Sue Baron: Exploring the Patient Journey: a collaborative and multi-disciplinary approach to patient-centred healthcare improvement

Sue Baron: Facilitating meaningful involvement: finding out about patients’ experiences of their journeys through healthcare using qualitative interviews with patients in their own homes

Researcher: Sue Baron

Sue Baron is a frontline nurse practicing in a separate National Health Service (NHS)    hospital and a lecturer in nursing; she also had extensive experience as a patient. Her PhD research centres around evaluating the provision and quality of healthcare within the humanisation framework, looking at the patient journey and how it can be improved to ensure a more empathic and higher quality of care for patients.

In action research, the method used in this study, a researcher engages with a community and aims to facilitate a collaborative investigation into existing practices for the purpose of improvement. The researcher’s principal objective is to empower members of that community, through the research process, to bring about their own social, organisational and or cultural change.

The participating community, a Vascular Patient Journey project team, comprised 25 core multidisciplinary members recruited from a vascular specialty and 17 service users; 6 family members and 11 patients diagnosed with peripheral vascular disease (PVD) who had undergone recent surgery. The study setting was an NHS hospital trust in the south of England (SE).

The action research process was framed by a six-step Patient Journey practice development/service improvement methodology developed and piloted by Campbell et al (2004) in an NHS trust in the north of England. This model was selected because of its affiliation to the United Kingdom’s (UK’s) NHS patient-centred modernisation agenda, and perceived wider potential which this study would investigate. Ethical and research and development approval was secured prior to project commencement. Patients were selected using matrix and purposive sampling. Data collection methods included mapping; semi-structured interviews, project team meetings, email correspondence, researcher’s journal, evaluation questionnaires and interviews.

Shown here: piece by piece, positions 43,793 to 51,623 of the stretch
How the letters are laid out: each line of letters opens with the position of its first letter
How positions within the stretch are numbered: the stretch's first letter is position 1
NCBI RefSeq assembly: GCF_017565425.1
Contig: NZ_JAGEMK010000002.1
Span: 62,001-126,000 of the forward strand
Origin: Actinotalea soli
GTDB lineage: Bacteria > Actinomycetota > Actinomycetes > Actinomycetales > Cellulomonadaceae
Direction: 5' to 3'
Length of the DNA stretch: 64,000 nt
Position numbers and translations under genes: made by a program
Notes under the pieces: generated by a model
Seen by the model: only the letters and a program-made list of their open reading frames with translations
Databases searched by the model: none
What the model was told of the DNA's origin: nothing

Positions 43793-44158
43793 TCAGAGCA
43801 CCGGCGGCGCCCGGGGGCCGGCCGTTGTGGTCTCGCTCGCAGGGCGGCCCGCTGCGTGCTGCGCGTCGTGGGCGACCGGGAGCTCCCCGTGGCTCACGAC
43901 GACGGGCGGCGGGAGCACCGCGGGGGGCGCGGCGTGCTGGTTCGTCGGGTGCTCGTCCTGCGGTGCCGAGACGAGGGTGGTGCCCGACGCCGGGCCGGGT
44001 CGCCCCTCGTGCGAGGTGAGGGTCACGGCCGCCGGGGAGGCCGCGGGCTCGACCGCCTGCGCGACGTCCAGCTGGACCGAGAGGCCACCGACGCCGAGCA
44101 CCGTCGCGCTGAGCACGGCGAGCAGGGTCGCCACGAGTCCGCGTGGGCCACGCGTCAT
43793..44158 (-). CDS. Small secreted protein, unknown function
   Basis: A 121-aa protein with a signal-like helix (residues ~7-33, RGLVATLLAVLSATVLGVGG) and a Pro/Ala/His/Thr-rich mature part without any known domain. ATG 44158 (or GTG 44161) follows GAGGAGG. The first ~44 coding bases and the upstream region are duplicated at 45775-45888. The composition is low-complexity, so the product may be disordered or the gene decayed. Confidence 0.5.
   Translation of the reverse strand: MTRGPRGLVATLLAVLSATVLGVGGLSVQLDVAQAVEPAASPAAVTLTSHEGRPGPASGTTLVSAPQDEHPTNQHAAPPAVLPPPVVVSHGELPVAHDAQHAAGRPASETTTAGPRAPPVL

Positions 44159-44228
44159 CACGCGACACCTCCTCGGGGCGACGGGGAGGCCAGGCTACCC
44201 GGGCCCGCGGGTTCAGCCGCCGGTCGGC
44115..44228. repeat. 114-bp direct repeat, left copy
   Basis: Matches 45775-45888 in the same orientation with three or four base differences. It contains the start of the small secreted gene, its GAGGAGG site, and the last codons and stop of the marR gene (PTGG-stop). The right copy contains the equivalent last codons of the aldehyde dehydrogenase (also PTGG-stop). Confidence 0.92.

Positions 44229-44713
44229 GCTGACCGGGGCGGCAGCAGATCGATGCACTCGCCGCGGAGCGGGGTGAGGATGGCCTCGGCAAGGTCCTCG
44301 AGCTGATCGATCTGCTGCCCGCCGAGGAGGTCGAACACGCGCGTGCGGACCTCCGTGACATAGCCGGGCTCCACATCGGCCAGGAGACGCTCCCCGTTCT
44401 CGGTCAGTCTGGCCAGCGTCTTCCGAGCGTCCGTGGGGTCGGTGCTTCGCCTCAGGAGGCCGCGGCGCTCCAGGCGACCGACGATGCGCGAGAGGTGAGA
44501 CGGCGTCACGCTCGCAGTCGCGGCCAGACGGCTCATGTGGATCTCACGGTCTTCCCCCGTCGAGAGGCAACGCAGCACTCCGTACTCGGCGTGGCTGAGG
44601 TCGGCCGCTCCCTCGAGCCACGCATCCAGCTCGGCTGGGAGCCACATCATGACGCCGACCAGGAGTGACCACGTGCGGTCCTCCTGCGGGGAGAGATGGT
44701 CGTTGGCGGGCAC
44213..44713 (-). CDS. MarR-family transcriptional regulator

Involving patients and staff in this structured and collaborative approach to service improvement was found to have far reaching impact. The richness of the patient experience data brought poignant insights into current services. The combination of patient and staff generated data highlighted areas of excellence and provided powerful catalysts for change and wider shared learning. These balanced results, and the open and supportive culture promoted amongst the group, enthused and empowered the team to work together and take action to ensure effective and sustainable change happened to improve their service. The outcomes of this study, which were also reported to have triggered a “cultural shift across the hospital”, suggest that it is time for healthcare organisations and regulators to think differently. If current issues and failings in healthcare are to be effectively addressed, this study indicates that the perspectives of both patients and staff should be gathered, and their involvement in service improvement measures actively promoted and supported.


  • Baron, S., 2009. Evaluating the patient journey approach to ensure health care is centred on patients. Nursing Times, 105 (22) 20-23.